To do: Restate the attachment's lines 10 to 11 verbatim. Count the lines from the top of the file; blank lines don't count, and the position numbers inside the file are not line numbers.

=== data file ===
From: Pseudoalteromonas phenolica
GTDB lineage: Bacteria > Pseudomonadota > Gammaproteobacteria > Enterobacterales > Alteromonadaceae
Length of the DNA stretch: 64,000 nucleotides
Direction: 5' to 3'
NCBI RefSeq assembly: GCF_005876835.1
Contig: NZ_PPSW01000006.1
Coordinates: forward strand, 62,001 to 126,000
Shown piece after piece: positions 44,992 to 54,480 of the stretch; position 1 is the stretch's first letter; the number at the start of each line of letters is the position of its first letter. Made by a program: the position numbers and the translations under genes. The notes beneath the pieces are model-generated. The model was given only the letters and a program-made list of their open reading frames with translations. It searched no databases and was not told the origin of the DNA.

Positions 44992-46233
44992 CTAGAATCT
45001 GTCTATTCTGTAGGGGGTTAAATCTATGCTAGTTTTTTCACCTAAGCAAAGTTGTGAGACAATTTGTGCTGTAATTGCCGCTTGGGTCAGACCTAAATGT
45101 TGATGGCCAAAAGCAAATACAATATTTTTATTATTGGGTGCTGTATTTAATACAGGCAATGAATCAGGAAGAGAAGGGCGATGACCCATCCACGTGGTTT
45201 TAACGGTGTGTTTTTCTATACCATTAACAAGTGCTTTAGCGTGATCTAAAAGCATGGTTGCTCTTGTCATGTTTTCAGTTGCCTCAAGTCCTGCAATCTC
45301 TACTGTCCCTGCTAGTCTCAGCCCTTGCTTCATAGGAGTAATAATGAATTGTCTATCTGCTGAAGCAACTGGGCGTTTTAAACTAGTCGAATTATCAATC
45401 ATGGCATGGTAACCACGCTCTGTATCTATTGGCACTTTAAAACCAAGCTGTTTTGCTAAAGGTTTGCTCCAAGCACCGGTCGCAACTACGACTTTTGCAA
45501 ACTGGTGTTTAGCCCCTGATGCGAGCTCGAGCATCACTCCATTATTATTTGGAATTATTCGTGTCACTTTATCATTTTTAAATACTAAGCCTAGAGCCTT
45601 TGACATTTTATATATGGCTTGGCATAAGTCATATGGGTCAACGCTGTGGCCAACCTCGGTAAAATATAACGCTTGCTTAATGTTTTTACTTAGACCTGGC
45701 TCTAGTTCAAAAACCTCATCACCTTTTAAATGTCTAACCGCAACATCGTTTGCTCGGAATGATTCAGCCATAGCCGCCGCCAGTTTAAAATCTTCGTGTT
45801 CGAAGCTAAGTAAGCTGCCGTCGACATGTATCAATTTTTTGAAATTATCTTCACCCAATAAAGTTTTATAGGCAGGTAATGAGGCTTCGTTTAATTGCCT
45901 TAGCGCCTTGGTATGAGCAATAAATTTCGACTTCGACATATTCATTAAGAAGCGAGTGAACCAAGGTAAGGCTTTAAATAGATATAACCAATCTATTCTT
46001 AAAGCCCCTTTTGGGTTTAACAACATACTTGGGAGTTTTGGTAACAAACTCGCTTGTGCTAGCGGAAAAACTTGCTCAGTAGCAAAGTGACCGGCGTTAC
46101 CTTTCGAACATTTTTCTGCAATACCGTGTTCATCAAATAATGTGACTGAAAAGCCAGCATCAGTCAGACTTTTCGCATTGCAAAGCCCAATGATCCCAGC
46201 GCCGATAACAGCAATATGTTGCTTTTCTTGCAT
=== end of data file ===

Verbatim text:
44992 CTAGAATCT
45001 GTCTATTCTGTAGGGGGTTAAATCTATGCTAGTTTTTTCACCTAAGCAAAGTTGTGAGACAATTTGTGCTGTAATTGCCGCTTGGGTCAGACCTAAATGT